Claims (20)

1. A system for detecting and locating an RF emitter in a search area, comprising:
an antenna array having a plurality of antenna elements;
a phase coherent receiver having a channel for each of the antenna elements, wherein all frequency conversions carried out by the phase coherent receiver are performed in a phase coherent fashion across all the channels;
a signal record module for recording emitter signals of interest received from the search area via the antenna array and phase coherent receiver;
a memory for storing data records generated by the signal record module;
a subspace signal separation module for receiving the data records and identifying subspace of each channel using singular value decomposition (SVD);
a signal detection module for analyzing the subspace of each channel for the presence of a target signal; and
a locating module for direction finding and/or geolocating the target signal.
2. The system of claim 1 wherein the system is installed in a ground vehicle.
3. The system of claim 1 further comprising:
a calibration module for carrying out a field calibration of the system, by measuring antenna array response to incident electromagnetic radiation from a known source located at a known location.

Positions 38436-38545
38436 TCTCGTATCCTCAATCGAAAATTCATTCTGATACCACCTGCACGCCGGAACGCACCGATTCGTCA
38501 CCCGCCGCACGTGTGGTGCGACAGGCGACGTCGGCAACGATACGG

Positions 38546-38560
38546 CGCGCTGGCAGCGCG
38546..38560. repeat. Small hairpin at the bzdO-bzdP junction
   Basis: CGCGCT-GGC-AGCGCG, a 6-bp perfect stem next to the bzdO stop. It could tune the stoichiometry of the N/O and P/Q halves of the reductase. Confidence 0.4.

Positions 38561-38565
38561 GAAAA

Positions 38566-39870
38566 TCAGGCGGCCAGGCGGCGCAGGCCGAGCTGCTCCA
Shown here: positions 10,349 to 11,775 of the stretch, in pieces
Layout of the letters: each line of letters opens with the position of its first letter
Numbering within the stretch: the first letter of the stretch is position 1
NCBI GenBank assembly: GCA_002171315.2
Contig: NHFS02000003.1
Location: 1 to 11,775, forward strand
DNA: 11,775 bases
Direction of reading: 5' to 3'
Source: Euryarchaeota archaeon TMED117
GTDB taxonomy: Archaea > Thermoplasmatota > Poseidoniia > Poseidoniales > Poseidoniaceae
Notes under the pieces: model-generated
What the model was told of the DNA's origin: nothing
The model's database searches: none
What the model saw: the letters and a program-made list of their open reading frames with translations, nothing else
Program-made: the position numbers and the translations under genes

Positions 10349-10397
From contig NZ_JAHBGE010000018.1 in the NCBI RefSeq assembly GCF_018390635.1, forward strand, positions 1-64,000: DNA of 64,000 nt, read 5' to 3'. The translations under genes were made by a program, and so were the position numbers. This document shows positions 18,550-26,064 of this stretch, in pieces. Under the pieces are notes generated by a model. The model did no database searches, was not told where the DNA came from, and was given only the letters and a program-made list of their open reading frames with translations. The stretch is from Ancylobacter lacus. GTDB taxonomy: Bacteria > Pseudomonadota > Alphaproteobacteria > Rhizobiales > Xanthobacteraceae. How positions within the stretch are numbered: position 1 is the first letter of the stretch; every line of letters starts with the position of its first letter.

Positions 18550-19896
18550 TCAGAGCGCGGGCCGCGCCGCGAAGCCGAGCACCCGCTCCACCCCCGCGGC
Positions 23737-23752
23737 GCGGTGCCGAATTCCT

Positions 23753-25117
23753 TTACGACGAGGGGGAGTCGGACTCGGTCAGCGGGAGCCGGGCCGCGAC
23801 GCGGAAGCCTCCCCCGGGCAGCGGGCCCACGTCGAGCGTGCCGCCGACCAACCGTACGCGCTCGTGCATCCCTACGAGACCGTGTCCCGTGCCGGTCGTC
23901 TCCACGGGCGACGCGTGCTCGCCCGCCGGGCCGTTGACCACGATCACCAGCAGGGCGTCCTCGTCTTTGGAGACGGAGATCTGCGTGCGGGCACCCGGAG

4. The system of claim 3 wherein the calibration module is configured to generate a calibration table populated with gold-standard response data to which target emitter response data can be correlated.
5. The system of claim 1 wherein the subspace signal separation module is further configured for channelizing data records generated by the signal record module.
6. The system of claim 1 wherein if the target signal is detected in more than one subspace, the signal detection module is further configured to use a weighted sum of mixing matrix columns as an antenna response vector, and the locating module uses the antenna response vector for direction finding and/or geolocation.
7. The system of claim 1 wherein the locating module is configured to accumulate bearings relative to position of the system provided by a Global Navigation Satellite System (GNSS) receiver to produce a geolocation, and wherein the GNSS-based geolocation is provided on a map display.
8. The system of claim 1 wherein the locating module employs a non line-of-bearing technique for geolocation.
9. A method for detecting and locating an RF emitter in a search area, comprising:
recording emitter signals of interest received from the search area via an array of antenna elements and a phase coherent receiver having a channel for each of the antenna elements, wherein all frequency conversions carried out by the phase coherent receiver are performed in a phase coherent fashion across all the channels;
storing data records generated by the recording;
identifying subspace of each channel using singular value decomposition (SVD);